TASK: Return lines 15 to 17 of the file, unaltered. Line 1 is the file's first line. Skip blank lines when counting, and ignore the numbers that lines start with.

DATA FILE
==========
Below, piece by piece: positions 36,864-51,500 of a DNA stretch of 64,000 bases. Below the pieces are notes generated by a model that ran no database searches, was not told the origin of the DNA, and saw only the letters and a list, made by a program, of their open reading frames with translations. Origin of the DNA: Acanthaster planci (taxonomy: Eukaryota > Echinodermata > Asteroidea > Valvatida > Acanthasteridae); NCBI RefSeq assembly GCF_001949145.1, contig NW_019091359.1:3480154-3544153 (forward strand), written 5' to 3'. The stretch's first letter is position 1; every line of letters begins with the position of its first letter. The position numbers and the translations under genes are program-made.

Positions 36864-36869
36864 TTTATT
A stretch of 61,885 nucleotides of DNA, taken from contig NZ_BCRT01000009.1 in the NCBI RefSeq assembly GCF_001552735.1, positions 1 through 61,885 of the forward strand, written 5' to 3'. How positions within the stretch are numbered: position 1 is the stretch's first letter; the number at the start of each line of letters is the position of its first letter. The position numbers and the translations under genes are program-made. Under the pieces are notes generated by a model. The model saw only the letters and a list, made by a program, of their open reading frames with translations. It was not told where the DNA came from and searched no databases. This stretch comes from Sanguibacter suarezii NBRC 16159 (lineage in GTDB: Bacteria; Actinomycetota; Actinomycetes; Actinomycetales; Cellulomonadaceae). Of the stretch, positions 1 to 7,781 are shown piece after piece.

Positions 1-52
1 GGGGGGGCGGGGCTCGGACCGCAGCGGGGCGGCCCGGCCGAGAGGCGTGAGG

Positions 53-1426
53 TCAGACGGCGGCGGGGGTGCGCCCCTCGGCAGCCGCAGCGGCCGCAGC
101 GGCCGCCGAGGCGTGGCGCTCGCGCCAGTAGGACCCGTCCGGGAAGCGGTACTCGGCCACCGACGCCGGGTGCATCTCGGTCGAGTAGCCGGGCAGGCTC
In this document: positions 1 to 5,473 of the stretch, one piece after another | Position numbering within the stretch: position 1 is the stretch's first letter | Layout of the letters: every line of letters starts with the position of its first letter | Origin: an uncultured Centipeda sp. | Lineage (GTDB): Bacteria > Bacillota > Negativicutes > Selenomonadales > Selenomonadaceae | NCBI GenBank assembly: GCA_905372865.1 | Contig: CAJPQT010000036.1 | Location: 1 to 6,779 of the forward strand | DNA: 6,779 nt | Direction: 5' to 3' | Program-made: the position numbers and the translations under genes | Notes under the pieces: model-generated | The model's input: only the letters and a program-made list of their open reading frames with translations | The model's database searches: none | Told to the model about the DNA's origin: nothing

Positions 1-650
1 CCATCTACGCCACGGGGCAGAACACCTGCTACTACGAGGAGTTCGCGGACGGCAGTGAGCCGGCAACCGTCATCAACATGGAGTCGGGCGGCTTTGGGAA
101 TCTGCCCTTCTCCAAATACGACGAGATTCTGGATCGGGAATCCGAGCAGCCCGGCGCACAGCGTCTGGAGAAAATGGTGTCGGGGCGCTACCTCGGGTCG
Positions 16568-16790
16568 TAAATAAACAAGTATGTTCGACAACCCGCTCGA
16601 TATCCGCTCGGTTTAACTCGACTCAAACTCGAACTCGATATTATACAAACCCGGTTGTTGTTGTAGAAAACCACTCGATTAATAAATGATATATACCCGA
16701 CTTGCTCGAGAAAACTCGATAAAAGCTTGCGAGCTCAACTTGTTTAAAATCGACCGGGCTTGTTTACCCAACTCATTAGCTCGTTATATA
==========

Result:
16568 TAAATAAACAAGTATGTTCGACAACCCGCTCGA
16601 TATCCGCTCGGTTTAACTCGACTCAAACTCGAACTCGATATTATACAAACCCGGTTGTTGTTGTAGAAAACCACTCGATTAATAAATGATATATACCCGA
16701 CTTGCTCGAGAAAACTCGATAAAAGCTTGCGAGCTCAACTTGTTTAAAATCGACCGGGCTTGTTTACCCAACTCATTAGCTCGTTATATA